From the looks of their debut EP, you’d have no idea that The Taxonomists started out as an Animal Collective cover band. Forget Panda Bear and Merriweather Post Pavilion: From its irresistible pop hooks to its gritty, propulsive guitar riffs, the Taxonomists’ Dolphin Ape Demo is the sound of a band leaving the past behind and boldly staking out its own space. This Boston four-piece may only have five songs to its name, but the powerhouse vocal duo of Alex Handler (guitar) and Anna Neumann (keyboards) — with Andrew Hughes on guitar/bass and Evan Rees on drums — has stirred up a bouncy repertoire that won’t leave your head for days.

At work on a full-length album and set to play at O’Brien’s Pub on March 16 with local bands Vital Sign and Brave Elephant, the Taxonomists are looking ahead to a year of new music and getting to know the Boston scene. I sat down with the band at Somerville’s Diesel Cafe as they enter what Anna calls “a new chapter of their sound.”

Jenna: So, tell me your story. How’d you guys get started as a band?

Anna: Alex and I met at school and started playing music with each other over a year ago. We were just fooling around for a while, just exploring and covering different artists. We did a lot of Animal Collective covers, and that was actually our first duo show together at our university. We went to Northeastern. And then Andy and Evan are from my hometown. So as we were pulling together more musicians to hit up some shows, we all came together and it worked rather nicely.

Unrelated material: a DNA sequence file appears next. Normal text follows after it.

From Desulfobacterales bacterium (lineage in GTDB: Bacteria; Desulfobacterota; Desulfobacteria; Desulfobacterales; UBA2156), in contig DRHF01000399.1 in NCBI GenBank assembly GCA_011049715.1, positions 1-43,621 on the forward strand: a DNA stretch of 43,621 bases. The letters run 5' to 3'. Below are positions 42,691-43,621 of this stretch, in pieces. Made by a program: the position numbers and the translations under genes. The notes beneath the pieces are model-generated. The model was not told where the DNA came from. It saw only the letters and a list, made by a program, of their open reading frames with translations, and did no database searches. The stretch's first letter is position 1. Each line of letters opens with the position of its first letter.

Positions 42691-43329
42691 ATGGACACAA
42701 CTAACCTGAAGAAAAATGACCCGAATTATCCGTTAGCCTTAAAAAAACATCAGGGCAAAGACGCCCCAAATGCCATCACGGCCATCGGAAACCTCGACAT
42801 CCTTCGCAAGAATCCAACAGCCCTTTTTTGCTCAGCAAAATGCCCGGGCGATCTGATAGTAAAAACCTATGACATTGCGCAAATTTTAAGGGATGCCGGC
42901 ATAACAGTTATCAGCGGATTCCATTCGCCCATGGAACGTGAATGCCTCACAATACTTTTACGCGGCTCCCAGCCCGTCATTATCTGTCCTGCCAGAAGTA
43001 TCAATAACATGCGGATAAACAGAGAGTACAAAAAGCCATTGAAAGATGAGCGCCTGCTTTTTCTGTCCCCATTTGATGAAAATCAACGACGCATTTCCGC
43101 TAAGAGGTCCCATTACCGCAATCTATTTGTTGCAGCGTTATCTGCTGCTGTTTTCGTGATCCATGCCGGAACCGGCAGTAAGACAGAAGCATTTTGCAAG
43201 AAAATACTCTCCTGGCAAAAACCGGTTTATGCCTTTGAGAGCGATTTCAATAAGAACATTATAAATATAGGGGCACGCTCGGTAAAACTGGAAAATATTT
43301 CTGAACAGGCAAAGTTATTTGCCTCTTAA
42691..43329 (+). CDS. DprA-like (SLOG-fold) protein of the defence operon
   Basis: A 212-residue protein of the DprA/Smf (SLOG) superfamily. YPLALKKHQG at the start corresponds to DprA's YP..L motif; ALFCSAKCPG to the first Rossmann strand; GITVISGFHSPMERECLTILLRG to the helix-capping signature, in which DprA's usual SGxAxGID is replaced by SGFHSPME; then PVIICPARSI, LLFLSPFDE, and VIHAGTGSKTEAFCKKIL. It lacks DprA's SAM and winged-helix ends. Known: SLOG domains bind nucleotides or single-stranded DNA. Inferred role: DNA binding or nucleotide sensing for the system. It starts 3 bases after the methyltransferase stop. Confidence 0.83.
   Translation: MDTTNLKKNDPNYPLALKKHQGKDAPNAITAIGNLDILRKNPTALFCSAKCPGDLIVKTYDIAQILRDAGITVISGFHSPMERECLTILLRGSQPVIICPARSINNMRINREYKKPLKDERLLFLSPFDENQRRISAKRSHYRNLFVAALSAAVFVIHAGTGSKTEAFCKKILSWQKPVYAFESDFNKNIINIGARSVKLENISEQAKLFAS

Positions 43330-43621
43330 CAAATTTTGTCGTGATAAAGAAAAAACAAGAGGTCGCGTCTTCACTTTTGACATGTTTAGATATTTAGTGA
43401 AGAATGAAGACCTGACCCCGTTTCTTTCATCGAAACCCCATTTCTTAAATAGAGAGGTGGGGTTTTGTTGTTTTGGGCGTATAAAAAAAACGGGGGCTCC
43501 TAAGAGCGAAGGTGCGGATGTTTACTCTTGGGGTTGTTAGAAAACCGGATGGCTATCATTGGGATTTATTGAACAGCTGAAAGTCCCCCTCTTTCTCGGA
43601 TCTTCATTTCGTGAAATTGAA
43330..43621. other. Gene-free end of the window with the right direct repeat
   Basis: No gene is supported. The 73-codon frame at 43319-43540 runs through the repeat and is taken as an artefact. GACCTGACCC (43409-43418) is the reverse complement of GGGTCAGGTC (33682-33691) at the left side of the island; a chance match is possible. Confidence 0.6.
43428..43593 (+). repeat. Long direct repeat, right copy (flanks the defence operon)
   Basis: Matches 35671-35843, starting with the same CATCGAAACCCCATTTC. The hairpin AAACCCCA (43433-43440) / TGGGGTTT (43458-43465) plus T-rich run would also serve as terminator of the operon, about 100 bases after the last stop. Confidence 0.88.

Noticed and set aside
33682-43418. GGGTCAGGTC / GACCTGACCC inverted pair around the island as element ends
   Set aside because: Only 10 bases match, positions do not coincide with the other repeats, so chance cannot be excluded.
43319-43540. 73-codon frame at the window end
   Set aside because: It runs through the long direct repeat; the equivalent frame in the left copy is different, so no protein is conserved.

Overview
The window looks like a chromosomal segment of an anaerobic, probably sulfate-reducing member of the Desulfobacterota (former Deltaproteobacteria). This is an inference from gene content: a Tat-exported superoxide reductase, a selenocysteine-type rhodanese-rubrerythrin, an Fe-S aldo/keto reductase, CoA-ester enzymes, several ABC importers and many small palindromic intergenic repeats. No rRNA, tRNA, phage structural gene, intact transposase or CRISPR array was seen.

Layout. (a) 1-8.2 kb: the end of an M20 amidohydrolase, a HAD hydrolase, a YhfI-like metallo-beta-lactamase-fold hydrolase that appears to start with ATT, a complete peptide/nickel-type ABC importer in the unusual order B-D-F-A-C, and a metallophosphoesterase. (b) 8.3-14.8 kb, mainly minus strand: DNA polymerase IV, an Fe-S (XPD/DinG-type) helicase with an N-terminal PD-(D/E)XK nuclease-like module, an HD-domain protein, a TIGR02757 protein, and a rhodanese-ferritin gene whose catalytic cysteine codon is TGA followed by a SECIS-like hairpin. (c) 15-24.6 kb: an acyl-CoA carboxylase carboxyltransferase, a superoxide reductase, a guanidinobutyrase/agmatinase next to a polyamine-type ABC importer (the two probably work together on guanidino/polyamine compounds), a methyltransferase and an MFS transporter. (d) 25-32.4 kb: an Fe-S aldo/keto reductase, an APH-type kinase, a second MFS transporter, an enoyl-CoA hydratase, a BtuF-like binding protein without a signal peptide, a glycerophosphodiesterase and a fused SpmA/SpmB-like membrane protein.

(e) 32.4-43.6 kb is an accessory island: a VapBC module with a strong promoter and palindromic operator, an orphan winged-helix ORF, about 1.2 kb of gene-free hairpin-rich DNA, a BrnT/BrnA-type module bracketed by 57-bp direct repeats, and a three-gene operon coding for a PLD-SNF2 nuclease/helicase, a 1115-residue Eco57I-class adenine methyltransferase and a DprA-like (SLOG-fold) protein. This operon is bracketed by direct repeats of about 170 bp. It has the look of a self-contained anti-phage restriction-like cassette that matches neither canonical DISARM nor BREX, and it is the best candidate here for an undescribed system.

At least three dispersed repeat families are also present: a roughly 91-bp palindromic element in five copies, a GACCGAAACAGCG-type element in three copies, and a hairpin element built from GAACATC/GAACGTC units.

Jenna: How’d you come up with the band name? I noticed you have an animal theme going on.

Alex: [Laughs] Oh, I’m so glad you noticed the animal theme! It actually kind of came from us playing Animal Collective songs. We had been kind of reinterpreting a lot of their music when we first started playing, and that was the first show we played together, just Anna and I playing only Animal Collective covers. The Taxonomists was kind of a play off of Animal Collective. A taxonomist is, you know, a scientist that classifies life.

Jenna: How would you describe your sound?

Andy: Friday night. Imagine what your Friday night could be… the best Friday night you could have. Just different sounds, different energies that you might relate to.

Anna: Generally high energy, traditional pop chords, but with a rock twist. It’s like the real pop rock. The good stuff. The juicy. I’d say we take a lot of influence from The Strokes… We’ve all got a lot of different tastes coming in.

Jenna: Tell me about the songwriting process for the Dolphin Ape Demo.

Alex: A few of the songs we had before we started playing with Andy and Evan. On a couple of the songs, there’s parts that I had written in high school, when I was 16. Like “Play It Cool.” And the very first section of “Dolphin Ape Culture” as well.

Anna: But then I ended up contributing to those songs in different ways, adding new parts. I feel a very strong 50/50 from the basic bones of what we wrote. And when the full band came together, the arrangement was very collaborative.


Jenna: And what was the recording process like?

Andy: Grueling. [Laughs] No, it was a lot of fun. We kind of put it into too short of a time frame. So we were working on it all the time. I feel like it would have been better if we got a little bit of a break on that. But it went well; we just wanted to have recordings online that were the band playing. Because before it was recordings that Alex and Anna did.

Jenna: Do you have any favorite songs off the demo?

Evan: I love “Dolphin Ape Culture.” It’s very anthemic. I like that it has a very catchy, poppy feel without driving anything down your throat. On top of that, honestly, it’s a lot of fun to play. There’s a lot of different parts to that song where suddenly if you were doing something else, just listening to it in the background, there’s a bunch of different parts that would suck you in, turn your head.